(Bani Hilal, Banu Hilal/Tunisia)
As a reward for his exploits in battle, Amir Rizq was allowed to marry Amira Khadrs, the daughter of the Sharif of Mecca. Amir Rizq's wife became barren after she bore a daughter. In her despair, she gave a bowl of couscous to the birds, asking the almighty to grant her a son. A black crow landed on the bowl, and Amira Khadrs requested a son with the qualities of this bird, a youth who, when he stabbed with the sword, would cause much blood to flow. God gave her a son as black as night, a boy endowed with the nature of a white or free man—this was Abu Zayd, a mythic hero. But when the birth was reported to Amir Rizq, he banished his wife.
Abu Zayd joined a group of courageous kinsmen. They debated among themselves as to who was the mightiest, Zaydan, who was a great spear thrower; Dhiyab, who was especially impressive in battle; or Abu Zayd, who was compared to a hawk hovering above a bustard, who found adventure in the desert, who trod the wastelands, and destroyed camps with only the owl to tell the tale. The members of this group of three were interchangeable. Dhiyab battled a jinni in a well created by a meteorite, cutting its body in half with his sword. But in some versions of this story, Abu Zayd is the hero. He killed the jinni, the serpent, or the dragon, and inherited a kingdom. In other accounts, the three of them slaughtered the monster. There was then a contest: Who could leap highest against a castle wall in order to touch the monster's severed head? Abu Zayd became the champion, the one who had slain the monster serpent, the jinni.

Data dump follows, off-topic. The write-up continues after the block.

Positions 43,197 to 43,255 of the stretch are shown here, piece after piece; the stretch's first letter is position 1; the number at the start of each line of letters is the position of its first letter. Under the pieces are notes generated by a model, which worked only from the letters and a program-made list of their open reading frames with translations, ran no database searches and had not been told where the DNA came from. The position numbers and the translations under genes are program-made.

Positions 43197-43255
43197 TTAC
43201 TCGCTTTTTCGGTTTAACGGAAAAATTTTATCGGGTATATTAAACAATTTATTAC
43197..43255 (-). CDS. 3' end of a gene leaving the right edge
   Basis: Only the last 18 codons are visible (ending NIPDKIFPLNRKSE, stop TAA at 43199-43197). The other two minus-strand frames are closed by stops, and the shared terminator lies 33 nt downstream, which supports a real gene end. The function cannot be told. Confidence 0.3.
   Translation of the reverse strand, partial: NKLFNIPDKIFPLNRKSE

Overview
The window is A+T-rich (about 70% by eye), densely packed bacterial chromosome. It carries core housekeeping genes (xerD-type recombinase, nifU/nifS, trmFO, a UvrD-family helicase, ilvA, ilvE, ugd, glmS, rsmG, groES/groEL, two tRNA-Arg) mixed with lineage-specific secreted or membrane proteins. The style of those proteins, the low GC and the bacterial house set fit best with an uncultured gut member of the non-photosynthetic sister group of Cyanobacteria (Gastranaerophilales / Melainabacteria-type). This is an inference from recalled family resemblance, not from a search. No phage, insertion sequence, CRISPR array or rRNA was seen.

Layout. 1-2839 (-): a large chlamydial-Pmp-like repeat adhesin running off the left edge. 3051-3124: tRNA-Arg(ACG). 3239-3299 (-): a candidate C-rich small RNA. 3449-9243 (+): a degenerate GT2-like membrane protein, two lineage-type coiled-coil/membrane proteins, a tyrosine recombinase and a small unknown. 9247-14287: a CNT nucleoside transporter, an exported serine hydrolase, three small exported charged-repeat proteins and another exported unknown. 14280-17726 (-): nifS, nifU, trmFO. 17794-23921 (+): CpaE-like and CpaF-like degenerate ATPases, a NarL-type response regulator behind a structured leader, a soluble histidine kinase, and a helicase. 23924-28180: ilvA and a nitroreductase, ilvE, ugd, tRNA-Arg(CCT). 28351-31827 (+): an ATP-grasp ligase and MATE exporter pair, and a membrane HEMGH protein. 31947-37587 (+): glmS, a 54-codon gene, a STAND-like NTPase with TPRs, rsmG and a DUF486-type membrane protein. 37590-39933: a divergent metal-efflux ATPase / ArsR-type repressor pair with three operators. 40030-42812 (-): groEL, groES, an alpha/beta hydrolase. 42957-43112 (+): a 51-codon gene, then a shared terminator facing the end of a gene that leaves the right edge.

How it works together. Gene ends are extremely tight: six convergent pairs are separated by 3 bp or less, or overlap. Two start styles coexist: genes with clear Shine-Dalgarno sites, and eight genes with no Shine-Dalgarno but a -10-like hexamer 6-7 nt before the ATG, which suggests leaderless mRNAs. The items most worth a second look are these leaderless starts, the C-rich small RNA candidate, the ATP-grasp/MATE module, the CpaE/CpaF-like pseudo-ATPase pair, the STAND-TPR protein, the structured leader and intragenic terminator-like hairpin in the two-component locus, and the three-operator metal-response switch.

In another exploit, Dhiyab fought with ‘Alan the slave of Zanayti, an enemy of the Hilali. Before the fort of Zanayti, ‘Alan tried to overwhelm Dhiyab, but failed. As he retired, Dhiyab's horse leapt over the moat. Dhiyab threw his spear, which pierced ‘Alan's eye, went through his head, and was buried in the wall of the fortress. As ‘Alan was dying, Dhiyab told him his name; it was the fulfillment of a prophecy having to do with ‘Alan's death. See also: Antar, Bayajida, Jinn.